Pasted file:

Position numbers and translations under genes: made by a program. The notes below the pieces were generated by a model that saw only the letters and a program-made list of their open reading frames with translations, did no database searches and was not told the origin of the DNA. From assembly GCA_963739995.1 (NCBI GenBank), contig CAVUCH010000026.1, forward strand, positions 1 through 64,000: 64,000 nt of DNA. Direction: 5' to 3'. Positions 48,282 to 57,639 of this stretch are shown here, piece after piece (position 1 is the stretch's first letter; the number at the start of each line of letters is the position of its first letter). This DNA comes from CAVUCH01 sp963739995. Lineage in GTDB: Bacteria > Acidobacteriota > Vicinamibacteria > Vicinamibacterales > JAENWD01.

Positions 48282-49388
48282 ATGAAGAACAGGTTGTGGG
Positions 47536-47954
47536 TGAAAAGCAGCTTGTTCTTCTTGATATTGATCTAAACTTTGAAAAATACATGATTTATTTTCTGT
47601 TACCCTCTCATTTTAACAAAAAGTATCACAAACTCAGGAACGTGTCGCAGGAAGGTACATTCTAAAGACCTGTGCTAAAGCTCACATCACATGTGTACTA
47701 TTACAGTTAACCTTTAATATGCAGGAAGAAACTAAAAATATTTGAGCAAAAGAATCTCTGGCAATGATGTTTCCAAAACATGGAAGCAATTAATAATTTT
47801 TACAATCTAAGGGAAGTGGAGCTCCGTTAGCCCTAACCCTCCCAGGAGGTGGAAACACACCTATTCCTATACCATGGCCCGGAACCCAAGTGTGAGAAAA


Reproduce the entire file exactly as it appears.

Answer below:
Position numbers and translations under genes: made by a program. The notes below the pieces were generated by a model that saw only the letters and a program-made list of their open reading frames with translations, did no database searches and was not told the origin of the DNA. From assembly GCA_963739995.1 (NCBI GenBank), contig CAVUCH010000026.1, forward strand, positions 1 through 64,000: 64,000 nt of DNA. Direction: 5' to 3'. Positions 48,282 to 57,639 of this stretch are shown here, piece after piece (position 1 is the stretch's first letter; the number at the start of each line of letters is the position of its first letter). This DNA comes from CAVUCH01 sp963739995. Lineage in GTDB: Bacteria > Acidobacteriota > Vicinamibacteria > Vicinamibacterales > JAENWD01.

Positions 48282-49388
48282 ATGAAGAACAGGTTGTGGG
Positions 47536-47954
47536 TGAAAAGCAGCTTGTTCTTCTTGATATTGATCTAAACTTTGAAAAATACATGATTTATTTTCTGT
47601 TACCCTCTCATTTTAACAAAAAGTATCACAAACTCAGGAACGTGTCGCAGGAAGGTACATTCTAAAGACCTGTGCTAAAGCTCACATCACATGTGTACTA
47701 TTACAGTTAACCTTTAATATGCAGGAAGAAACTAAAAATATTTGAGCAAAAGAATCTCTGGCAATGATGTTTCCAAAACATGGAAGCAATTAATAATTTT
47801 TACAATCTAAGGGAAGTGGAGCTCCGTTAGCCCTAACCCTCCCAGGAGGTGGAAACACACCTATTCCTATACCATGGCCCGGAACCCAAGTGTGAGAAAA